Last Chance Harvey
Common Sense Media says
What parents need to know
Parents Need to Know
Parents need to know that this sweet romance about middle-aged lovers deals with some mature themes -- family dysfunction, for starters -- in a low-key way that likely won't lure too many younger viewers. But those who do see it, especially older teens, will be greeted with strong storytelling about a very realistic relationship. There's some strong language (mostly "s--t"), and few scenes involve drinking, primarily in a social setting (at pubs, for instance) -- though one character sits at a bar seemingly ready to drown his sorrows. It may feel like a downer at first, but it's ultimately a hopeful film.
What's the story?
Harvey (Dustin Hoffman), a composer who makes his living writing commercial jingles, has hit a series of wrong notes. His estranged daughter is about to get married in London, and he's determined to prove himself worthy of her trust by being there for the weekend. His boss threatens to fire him if he's not back on Monday, so Harvey promises to return in time. But there are challenges ahead: Once he gets to London, he finds out that his daughter has asked her stepfather to walk her down the aisle instead. And Kate (Emma Thompson), a government statistician whom Harvey meets at Heathrow and winds up spending the weekend with has given him pause ... as well as the courage to change his fate. But Kate isn't sure she can trust in a virtual stranger when life, up to this moment, life has disappointed her so.
Is it any good?
LAST CHANCE HARVEY plays on a low register but achieves maximum impact with a simple story that feels achingly authentic. As two souls who've lost their way in middle age, Hoffman and Thompson play their characters subtly but with tremendous empathy. And their chemistry is lovely; they're like two puzzle pieces meant to fit together very well.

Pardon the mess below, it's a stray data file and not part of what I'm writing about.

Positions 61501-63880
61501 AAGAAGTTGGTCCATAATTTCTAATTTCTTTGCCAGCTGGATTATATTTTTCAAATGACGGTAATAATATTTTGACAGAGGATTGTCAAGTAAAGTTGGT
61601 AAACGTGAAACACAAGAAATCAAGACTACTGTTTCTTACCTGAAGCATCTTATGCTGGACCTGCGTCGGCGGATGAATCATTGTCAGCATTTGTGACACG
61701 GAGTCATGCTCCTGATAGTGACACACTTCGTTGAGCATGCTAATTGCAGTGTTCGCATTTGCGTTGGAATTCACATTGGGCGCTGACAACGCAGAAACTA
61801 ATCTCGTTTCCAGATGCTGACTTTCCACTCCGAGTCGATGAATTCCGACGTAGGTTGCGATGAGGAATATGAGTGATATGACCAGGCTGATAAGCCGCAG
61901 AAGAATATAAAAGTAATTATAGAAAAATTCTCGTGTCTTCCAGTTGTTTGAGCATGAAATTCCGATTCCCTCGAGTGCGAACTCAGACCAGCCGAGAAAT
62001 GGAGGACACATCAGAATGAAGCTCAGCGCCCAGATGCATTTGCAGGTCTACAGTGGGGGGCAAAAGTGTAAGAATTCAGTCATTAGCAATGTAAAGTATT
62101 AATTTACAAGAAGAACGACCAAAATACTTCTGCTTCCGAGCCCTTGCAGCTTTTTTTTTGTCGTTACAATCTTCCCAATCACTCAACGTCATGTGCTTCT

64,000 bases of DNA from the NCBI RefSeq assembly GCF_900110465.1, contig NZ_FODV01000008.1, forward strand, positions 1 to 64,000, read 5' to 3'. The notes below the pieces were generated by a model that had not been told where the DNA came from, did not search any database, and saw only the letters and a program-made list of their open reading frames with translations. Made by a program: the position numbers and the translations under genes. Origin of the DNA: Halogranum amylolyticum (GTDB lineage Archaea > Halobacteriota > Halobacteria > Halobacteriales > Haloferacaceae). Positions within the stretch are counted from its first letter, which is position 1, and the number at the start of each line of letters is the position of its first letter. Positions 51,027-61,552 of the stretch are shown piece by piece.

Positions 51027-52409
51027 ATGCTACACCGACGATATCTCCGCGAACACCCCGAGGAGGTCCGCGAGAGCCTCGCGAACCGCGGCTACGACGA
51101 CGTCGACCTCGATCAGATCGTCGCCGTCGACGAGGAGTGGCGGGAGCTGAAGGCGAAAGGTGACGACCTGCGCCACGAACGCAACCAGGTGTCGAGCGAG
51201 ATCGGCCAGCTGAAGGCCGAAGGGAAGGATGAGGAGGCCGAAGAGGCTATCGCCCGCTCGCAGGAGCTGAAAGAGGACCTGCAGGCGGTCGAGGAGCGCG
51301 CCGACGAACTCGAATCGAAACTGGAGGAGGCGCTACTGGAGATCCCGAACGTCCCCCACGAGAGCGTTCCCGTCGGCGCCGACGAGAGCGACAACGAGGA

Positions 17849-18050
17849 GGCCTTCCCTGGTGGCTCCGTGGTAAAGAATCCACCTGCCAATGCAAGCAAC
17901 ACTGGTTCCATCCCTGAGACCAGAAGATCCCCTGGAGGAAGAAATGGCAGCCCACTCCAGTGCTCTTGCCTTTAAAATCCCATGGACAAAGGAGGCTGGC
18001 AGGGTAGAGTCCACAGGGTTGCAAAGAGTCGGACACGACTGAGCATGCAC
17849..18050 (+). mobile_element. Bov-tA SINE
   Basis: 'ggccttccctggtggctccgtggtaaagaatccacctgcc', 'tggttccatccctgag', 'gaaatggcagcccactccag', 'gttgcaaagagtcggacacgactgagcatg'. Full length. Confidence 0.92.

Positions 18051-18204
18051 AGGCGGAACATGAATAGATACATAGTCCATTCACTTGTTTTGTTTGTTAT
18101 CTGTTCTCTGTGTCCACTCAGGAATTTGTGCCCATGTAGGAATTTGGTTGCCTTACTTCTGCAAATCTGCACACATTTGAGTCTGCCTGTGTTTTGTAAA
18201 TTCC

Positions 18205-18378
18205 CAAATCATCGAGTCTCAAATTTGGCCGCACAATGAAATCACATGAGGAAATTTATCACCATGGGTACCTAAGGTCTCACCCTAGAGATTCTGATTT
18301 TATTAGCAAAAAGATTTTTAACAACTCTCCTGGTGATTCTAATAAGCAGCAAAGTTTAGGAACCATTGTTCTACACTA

Kate and Harvey's relationship -- which mostly unfolds in a series of languid walk-and-talks that make the most of the London setting -- is a grown-up pairing that relies less on sizzling sex appeal and more on an unexplainable, but very real, feeling of connection. It's a sweet movie -- a mite predictable, yes, and not exactly groundbreaking, but a joy to watch, even if only to witness two acting masters at work.
Families can talk about...
Families can talk about what makes this movie different from many Hollywood romances. Does the central relationship seem more or less realistic than in other romances you've seen? Why? How do most movies define "love"? How does that compare to real life? Also, what does the movie say about the power of forgiveness -- not only of others, but of yourself?